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INEQUALITIES AND ABSOLUTE VALUE EQUATIONS


Unit Overview
An inequality is a mathematical statement that compares algebraic expressions using greater than (>), less than (<), and other inequality symbols.  A compound inequality is a pair of inequalities joined by and or or.  In this unit, properties of inequalities will be used to solve linear inequalities and compound inequalities in one variable.  The unit concludes continues with a study of absolute-value equations and inequalities. 

Introduction to Solving Inequalities        

Inequality - a mathematical statement that compares algebraic quantities

*Solving inequalities is just like solving equations, use opposite operations to isolate the variable.


Quicktime_Video_Icon
  Inequalities--Bridge Capacity (02:27) 

*When multiplying or dividing by a negative number, the inequality sign must be reversed.

Quicktime_Video_Icon  Solving Inequalities:  Two Operations (01:25) 


You can represent the solution of an inequality in one variable on a number line.

For < and > an open circle is used to denote that the solution number is not included in the solution.

For and a closed circle is used to denote that the solution number is included in the solution. 



Compound Inequalities

compound inequalities: a pair of inequalities joined by “and” or “or”.

To solve a compound inequality joined with “and”, find the values of the variable that satisfy both inequalities.

*“and” means the intersection of the solutions


To solve a compound inequality joined with “or”, find the values of the variable that satisfy at least one inequality.

 “or” means the union of the solutions


Quicktime_Video_Icon Solving Compound Inequalities (02:25) 

 

Stop!  Go to Questions #1-13 about this section, then return to continue on to the next section.


Solving Absolute Value Equations and Inequalities

absolute value - the distance a number is from zero (always positive).

*Two bars around the number denote absolute value.

                           = 5         = 6

Why do absolute value equations have two solutions?

In a simple absolute value equation such as | x | = 5, let's examine what two values of x make the expression true?

            Since the | 5 | = 5, then x = 5.
            Also, since the |–5 | = 5, then x = –5.

Therefore, the solution to | x | = 5 is x = 5 or x = –5.

Let's expand the understanding of an absolute value equation further.

Let's think about the following question:  In the absolute value equation, |3x + 4| = 19, what two values can 3x + 4 be and why?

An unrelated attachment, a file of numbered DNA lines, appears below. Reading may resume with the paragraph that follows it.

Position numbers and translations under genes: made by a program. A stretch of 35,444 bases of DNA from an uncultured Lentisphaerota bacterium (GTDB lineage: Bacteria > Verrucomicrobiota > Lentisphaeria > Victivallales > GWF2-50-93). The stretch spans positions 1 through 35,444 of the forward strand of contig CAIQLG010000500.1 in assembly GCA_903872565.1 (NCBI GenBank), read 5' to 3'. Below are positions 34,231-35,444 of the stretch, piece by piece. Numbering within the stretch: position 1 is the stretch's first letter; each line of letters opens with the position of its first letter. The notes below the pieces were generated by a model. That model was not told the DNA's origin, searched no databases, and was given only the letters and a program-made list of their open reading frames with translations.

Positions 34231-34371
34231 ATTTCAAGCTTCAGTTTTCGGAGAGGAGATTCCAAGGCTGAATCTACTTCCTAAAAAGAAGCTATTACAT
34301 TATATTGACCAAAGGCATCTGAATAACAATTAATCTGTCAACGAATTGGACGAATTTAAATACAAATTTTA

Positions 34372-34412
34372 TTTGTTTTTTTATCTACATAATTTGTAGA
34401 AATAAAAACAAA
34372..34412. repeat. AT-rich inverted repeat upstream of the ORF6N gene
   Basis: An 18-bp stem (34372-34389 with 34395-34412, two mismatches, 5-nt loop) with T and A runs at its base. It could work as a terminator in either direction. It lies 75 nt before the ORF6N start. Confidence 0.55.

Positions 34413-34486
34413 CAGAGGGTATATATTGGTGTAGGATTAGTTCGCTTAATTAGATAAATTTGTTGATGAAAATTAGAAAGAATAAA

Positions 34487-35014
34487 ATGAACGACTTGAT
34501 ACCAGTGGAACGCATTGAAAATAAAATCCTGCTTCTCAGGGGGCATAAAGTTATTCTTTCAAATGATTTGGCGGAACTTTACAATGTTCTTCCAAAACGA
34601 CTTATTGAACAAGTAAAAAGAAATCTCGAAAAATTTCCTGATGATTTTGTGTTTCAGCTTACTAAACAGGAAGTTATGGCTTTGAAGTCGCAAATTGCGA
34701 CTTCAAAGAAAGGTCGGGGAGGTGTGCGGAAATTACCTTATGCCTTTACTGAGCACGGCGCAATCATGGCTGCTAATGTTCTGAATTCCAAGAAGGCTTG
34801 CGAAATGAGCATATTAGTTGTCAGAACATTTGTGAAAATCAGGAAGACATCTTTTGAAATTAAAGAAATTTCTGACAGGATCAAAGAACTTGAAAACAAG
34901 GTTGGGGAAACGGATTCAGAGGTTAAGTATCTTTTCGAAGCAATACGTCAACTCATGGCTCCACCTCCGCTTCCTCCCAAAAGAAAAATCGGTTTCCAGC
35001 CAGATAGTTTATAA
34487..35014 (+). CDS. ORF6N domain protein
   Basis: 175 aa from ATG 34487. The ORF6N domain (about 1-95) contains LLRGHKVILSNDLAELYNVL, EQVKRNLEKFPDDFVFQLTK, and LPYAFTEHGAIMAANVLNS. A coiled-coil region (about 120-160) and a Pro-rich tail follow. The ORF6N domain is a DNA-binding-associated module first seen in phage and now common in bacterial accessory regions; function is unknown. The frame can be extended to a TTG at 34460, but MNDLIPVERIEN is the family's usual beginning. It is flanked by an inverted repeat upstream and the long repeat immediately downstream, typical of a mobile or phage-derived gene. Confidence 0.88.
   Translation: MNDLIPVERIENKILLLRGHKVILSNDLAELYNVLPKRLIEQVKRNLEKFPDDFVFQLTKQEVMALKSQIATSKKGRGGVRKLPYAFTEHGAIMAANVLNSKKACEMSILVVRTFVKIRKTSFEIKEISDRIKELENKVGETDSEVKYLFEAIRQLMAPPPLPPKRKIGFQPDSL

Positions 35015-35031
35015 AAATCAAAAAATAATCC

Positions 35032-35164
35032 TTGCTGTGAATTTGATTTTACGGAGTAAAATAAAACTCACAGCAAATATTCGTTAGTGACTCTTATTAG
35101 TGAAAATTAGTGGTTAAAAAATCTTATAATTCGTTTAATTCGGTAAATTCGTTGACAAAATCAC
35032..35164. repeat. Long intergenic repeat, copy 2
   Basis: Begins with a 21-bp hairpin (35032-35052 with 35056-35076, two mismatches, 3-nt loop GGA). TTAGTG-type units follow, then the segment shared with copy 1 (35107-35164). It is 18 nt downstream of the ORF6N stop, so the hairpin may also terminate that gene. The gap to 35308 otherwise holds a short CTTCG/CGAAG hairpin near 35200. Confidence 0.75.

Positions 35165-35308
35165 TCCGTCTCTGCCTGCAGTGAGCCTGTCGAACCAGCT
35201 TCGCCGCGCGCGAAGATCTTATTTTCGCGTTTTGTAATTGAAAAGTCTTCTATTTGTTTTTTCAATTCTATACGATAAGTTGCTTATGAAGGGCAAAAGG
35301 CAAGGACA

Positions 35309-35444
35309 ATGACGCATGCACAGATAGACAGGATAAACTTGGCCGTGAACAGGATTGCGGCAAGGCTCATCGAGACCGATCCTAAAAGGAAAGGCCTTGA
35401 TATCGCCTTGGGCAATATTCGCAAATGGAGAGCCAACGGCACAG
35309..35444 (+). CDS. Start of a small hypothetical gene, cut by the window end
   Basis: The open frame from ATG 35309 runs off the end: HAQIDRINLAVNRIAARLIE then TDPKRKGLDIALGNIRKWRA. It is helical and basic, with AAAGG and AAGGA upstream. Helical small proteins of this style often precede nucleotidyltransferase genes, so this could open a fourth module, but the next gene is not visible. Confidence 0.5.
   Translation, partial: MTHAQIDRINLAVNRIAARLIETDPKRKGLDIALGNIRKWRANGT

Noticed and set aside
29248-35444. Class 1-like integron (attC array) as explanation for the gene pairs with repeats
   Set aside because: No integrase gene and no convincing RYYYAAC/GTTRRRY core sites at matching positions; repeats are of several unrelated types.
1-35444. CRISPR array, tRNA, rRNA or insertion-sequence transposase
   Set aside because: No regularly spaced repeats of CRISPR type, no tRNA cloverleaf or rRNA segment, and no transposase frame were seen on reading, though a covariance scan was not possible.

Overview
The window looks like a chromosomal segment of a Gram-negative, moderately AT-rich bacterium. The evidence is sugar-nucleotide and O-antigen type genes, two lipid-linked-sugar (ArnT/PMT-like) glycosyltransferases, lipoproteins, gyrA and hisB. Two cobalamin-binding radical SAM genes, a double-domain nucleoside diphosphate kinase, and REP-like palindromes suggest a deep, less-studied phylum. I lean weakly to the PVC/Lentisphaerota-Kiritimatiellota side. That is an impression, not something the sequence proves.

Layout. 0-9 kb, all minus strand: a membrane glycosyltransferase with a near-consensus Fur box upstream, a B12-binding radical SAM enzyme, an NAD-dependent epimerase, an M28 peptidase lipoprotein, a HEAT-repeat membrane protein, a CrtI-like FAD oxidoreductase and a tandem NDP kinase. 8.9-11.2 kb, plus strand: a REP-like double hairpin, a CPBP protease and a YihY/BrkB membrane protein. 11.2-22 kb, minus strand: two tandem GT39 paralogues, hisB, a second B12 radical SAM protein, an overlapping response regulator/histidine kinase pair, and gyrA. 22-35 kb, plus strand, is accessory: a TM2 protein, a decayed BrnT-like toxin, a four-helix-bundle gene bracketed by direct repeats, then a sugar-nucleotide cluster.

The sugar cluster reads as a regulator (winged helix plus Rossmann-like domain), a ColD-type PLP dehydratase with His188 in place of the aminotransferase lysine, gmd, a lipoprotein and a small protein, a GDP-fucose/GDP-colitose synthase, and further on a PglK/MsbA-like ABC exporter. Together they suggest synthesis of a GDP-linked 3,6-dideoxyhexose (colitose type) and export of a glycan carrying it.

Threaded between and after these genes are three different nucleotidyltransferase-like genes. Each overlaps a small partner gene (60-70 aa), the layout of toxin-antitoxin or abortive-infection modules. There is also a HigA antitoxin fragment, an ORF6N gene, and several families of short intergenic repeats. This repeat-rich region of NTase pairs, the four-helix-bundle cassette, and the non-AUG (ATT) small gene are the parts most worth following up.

question1The value of 3x + 4  in |3x + 4| = 19 can be 19 because why?

The absolute value of |19| = 19, therefore 3x + 4 can equal 19.

"Click here" to check the answer.



question1The value of 3x + 4  in |3x + 4| = 19 can be –19 because why?

The absolute value of |19| = 19, therefore 3x + 4 can equal 19.

"Click here" to check the answer.



question1What two equations can be written to find the values of x that solve |3x + 4| = 19?

3x + 4 = 19 OR 3x + 4 = 19

"Click here" to check the answer.


Follow these steps to solve absolute value equations, but keep in mind why these steps work by remembering the explanation above.

    1.)  Rewrite the equation without the absolute value notation.
    2.)  Rewrite a second time using the opposite of what the original equation was equal to, and connect with the word “or”.
    3.)  Solve both equations and check both answers in the original equation.


extraneous solution:  An extraneous is a solution that does not satisfy the original equation.

Since –11/4 does not satisfy the original equation, –11/4 is an extraneous solution.

*It is important to check all solutions in the original equation to determine whether a solution is extraneous. 

Therefore, the solution is x = –3/2.

absolute value inequalities - an inequality that contains an absolute value.

To solve absolute value inequalities:

1.) Rewrite the inequality without the absolute value notation.
2.) Rewrite a second time, change the inequality sign, and use opposites.
3.) Solve both inequalities and check both answers in the original inequality.
4.) If the inequality is a < or , connect with the word “and”.
5.) If the inequality is a > or , connect with the word “or”.

Stop!  Go to Questions #14-33 to complete this unit.




Below are additional educational resources and activities for this unit.
 
Click on the icon to find and practice topics for this unit.
 
Solving and Graphing Inequalities
 
Equations Absolute Values